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Yet another study slams home a sobering point about health caregivers and electronic health records (EHRs): Primary care providers are spending more time entering and staring at EHR data than interacting with patients in their presence.
Results of the observational study of nearly 1,000 physician-patient encounters were published in Family Medicine and show that during an average patient visit, providers spent 18.6 minutes entering or reviewing EHR data on digital devices, and only 16.5 minutes of face-to-face time with patients.
“We found that family physicians spent more time in direct ambulatory patient care working in the EHR than they spent in face-to-face time with their patients,” researchers wrote. “The majority of family physicians worked through lunch, stayed late at clinic, or took their work home to complete the day’s EHR work.”
The study was conducted in Texas healthcare facilities by a team from the JPS Family Medicine Residency Program in Fort Worth, the University of Texas Heath Science Center at San Antonio, and the Baylor Scott and White Clinic in Temple, Texas.
The results mirror other recent research indicating that the excessive amount of time spent on EHRs and working from home is contributing to physician burnout. A study by the University of Wisconsin and the American Medical Association (AMA) published last September showed that during a typical 11.4-hour workday, primary care physicians spent an average of 5.9 hours on data entry and other tasks with electronic health records (EHR) systems during and after clinical hours.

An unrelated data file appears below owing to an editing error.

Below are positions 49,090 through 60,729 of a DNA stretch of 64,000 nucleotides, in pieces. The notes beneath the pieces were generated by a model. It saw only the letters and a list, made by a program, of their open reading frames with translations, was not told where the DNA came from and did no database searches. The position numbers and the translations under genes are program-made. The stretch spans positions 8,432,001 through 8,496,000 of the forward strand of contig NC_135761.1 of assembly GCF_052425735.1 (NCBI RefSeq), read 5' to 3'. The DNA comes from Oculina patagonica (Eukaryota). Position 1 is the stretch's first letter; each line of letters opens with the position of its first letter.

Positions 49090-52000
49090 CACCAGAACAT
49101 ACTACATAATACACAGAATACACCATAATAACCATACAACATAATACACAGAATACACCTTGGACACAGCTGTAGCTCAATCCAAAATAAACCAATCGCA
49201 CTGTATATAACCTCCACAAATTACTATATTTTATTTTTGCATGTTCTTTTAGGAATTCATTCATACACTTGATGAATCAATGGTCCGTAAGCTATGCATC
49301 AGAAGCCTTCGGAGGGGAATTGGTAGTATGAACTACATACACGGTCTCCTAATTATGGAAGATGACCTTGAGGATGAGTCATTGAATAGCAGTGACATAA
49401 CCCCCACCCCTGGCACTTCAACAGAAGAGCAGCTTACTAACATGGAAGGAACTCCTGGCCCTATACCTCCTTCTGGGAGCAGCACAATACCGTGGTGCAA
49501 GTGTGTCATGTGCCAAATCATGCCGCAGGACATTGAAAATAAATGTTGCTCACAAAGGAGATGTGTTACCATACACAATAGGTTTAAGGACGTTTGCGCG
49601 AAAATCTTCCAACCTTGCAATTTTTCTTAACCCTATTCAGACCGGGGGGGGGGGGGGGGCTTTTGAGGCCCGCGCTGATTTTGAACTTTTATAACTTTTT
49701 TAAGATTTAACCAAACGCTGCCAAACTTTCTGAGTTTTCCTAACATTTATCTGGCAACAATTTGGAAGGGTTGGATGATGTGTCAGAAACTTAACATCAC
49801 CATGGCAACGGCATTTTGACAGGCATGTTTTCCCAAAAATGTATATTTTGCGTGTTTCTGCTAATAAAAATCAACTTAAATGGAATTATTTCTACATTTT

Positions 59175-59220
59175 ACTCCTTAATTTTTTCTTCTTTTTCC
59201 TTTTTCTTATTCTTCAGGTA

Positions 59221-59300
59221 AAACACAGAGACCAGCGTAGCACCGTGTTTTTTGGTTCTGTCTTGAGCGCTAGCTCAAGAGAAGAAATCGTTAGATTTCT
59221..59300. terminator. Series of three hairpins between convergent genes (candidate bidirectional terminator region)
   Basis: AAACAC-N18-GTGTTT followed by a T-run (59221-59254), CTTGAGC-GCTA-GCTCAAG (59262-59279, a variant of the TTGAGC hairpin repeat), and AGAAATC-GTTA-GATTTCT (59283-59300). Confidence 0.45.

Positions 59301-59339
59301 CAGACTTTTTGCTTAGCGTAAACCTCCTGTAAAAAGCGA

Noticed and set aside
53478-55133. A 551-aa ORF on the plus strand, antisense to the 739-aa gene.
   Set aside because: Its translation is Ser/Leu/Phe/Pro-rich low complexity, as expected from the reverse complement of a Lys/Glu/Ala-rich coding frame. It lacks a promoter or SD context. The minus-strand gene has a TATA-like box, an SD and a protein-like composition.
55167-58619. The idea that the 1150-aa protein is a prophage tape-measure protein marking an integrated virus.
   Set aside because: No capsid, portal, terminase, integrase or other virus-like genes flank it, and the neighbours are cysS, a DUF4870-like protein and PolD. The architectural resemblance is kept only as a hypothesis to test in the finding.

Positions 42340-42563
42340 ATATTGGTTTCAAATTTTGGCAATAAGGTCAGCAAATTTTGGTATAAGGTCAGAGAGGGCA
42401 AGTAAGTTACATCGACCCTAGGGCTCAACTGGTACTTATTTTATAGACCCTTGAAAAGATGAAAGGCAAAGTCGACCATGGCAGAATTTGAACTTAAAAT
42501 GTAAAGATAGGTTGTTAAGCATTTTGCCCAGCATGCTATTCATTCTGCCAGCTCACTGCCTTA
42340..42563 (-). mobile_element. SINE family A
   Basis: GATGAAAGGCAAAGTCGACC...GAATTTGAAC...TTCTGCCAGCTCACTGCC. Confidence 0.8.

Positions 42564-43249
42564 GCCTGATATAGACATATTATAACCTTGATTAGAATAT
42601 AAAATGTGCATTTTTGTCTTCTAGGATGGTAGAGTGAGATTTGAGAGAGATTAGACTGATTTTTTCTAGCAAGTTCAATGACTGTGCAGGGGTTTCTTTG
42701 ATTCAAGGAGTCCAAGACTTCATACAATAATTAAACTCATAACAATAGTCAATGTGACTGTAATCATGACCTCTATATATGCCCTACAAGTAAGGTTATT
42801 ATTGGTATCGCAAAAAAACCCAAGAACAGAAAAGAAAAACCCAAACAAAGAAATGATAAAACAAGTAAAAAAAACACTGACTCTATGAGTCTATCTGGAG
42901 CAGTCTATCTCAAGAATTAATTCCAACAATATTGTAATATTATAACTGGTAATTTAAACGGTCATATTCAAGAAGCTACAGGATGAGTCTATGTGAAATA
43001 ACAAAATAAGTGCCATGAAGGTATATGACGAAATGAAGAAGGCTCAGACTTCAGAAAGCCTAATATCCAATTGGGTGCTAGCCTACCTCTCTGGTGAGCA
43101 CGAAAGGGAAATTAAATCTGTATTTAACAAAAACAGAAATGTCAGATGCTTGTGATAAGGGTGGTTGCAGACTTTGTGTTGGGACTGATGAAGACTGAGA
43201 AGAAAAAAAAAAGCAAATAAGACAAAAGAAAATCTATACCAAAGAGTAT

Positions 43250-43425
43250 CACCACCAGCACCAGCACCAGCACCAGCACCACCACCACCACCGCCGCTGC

“U.S. physicians spend numerous hours daily interacting with EHR systems, contributing to work-life imbalance, dissatisfaction, high rates of attrition, and burnout rates exceeding 50 percent,” that study concluded.
Following the publication of its joint research with the University of Wisconsin, the AMA recommended “an overhaul of EHR systems” in order to 1) make actionable data for patient care more accessible 2) streamline convoluted workflows to allow providers more time with patients, and 3) reduce the workdays of providers by making it simpler to meet quality reporting and documentation requirements.
Another joint study by the AMA and Mayo Clinic, published last November, concluded that technological and bureaucratic burnout were driving physicians from clinical and even out of the medical profession.
While the burdens of working with EHRs are making it difficult for healthcare providers to focus on patients, it’s clear that going back to paper-based records is not feasible. Connected care requires electronic data exchange. Potential solutions include voice-activated assistants, artificial intelligence, and automation.